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New warranty law – an overview

09/09/2021 - Reading time: 5 minutes

Author

Stefan Adametz

Attorney at Law

Michael Fink

Attorney at Law

This summer, the National Council resolved upon far-reaching warranty law reforms by adopting the Warranty Directive Implementation Act (Gewährleistungsricht-linien-Umsetzungsgesetz, GRUG). The new warranty provisions will apply to all contracts entered into as from 1 January 2022. 

The reforms are meant to implement the provisions of the Sale of Goods Directive (EU) 2019/771 and the Digital Content Directive (EU) 2019/770 and aim to strengthen consumer protection and make the supply of digital content equally subject to warranty. In Austria, the new warranty law has been implemented in particular by way of the new Consumer Warranty Act (Verbrauchergewährleistungsgesetz, VGG) and individual amendments to the Austrian Civil Code (Allgemeines Bürgerliches Gesetzbuch, ABGB) and the Austrian Consumer Protection Act (Konsumentenschutzgesetz, KSchG). 

Applicability of VGG or ABGB

In the future, it will be necessary to differentiate between cases where the ABGB or the VGG applies as well as the different warranty provisions they contain. 

The VGG will apply exclusively to B2C relations, i.e. to agreements concluded between businesses and consumers, covering 

  1. contracts for the sale of goods (tangible movable items), including goods that are yet to be produced or manufactured (contracts for work and materials), and
  2. contracts for the supply of digital services (digital content and digital services, e.g. antivirus software). The latter will still come under the scope of the VGG even if the relevant consideration is of a non-monetary nature and consists, in particular, in the provision of personal data.

Contracts for the sale of animals, as well as for financial, health and gaming services are exempted from the applicability of the VGG.

All other types of contracts, such as B2B contracts, C2C contracts, contracts for the acquisition of immovable property (e.g. houses, apartments), barter agreements or contracts for the provision of services, will be subject to the warranty provisions of the ABGB.

New features and differences between VGG and ABGB

The main differences between the ABGB and the VGG and thus also the key new features in Austrian warranty law are the following:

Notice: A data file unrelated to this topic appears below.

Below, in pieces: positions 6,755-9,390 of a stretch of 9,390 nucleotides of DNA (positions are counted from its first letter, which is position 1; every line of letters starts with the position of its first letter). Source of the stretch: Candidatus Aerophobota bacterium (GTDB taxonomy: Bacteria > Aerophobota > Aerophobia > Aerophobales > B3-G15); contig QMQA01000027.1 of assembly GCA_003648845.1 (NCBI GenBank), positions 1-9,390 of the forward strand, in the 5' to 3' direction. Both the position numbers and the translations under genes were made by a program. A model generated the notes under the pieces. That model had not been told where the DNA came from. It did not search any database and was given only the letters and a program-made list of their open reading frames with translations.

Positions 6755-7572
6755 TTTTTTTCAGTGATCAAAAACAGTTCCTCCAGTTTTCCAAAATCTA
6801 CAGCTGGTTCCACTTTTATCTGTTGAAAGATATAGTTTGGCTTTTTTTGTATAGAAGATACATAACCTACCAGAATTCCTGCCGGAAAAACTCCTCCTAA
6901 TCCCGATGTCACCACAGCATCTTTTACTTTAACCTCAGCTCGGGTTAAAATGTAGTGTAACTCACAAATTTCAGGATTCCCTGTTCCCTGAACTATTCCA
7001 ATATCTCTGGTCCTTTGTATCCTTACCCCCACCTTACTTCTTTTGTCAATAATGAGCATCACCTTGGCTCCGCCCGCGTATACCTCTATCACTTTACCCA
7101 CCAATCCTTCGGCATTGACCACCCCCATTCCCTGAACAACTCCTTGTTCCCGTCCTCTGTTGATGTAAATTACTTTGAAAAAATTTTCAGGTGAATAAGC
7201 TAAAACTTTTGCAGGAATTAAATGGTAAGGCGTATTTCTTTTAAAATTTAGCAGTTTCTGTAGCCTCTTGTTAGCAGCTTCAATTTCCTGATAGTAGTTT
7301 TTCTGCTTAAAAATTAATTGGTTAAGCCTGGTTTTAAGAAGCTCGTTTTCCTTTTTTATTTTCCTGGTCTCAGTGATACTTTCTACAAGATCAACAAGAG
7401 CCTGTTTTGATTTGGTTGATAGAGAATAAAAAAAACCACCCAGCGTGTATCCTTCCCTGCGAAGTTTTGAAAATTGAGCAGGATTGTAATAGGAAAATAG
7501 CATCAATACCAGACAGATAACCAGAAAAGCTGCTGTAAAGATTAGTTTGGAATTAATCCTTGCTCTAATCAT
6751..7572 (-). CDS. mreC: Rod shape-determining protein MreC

New features in B2C relations:

  1. Extension, within the scope of application of the VGG, of the so-called presumption period from six to twelve months (an advantage for consumers); during this period, it is presumed that a defect was present already upon handover, i.e. it is not the purchaser who must prove that the defect was present upon handover, but the seller who must prove that this was not the case. Within the scope of application of the ABGB, however, the currently applicable six-month presumption period will remain unchanged.
  2. In the future, businesses will also have to warrant that their goods or digital services have not only the contractually agreed qualities but also the objectively required qualities, thus meeting a ‘minimum standard’. Agreeing on deviations from such objectively required qualities is possible only subject to strict prerequisites being met and requires, among other things, the consumer’s explicit consent.
  3. Under the VGG, businesses may now also refuse reimbursement in the context of a rescission of contract or a price reduction until the goods have been returned to them or the consumer has provided proof of the goods having been sent back.
New features in B2B and B2C relations:
  1. In the future, there will be no more form requirements for rescinding a contract. Rescission can now also be claimed directly with the seller, so there will be no more need to do so in court.
  2. After expiry of the two-year warranty period, an additional three-month limitation period will apply during which a complaint may be lodged in connection with a defect.
  3. The warranty period for digital services and goods with digital elements (e.g. smartphones, smart TVs, smartwatches) will comprise the entire period during which the service is supplied, but in any case no less than two years from handover.
  4. A new obligation to supply updates for goods with digital elements and digital services has been introduced, obligating businesses to provide updates as required to ensure that the goods and services remain free from defects. This obligation may be waived only if specific prerequisites (other than those set out in the general terms and conditions) are met. 

Conclusion

All in all, the new warranty law provides for an expansion of consumer rights, in particular by extending the presumption period for the pre-existence of defects to twelve months and by expanding warranty to also cover digital services. As warranty law provisions differ depending on whether the VGG or the ABGB applies, it is crucial to differentiate between the two, based mainly on consumer status and type of contract. From now on, businesses will therefore have to take new aspects into account when dealing with warranty claims.
 

Author

Stefan Adametz

Attorney at Law

Michael Fink

Attorney at Law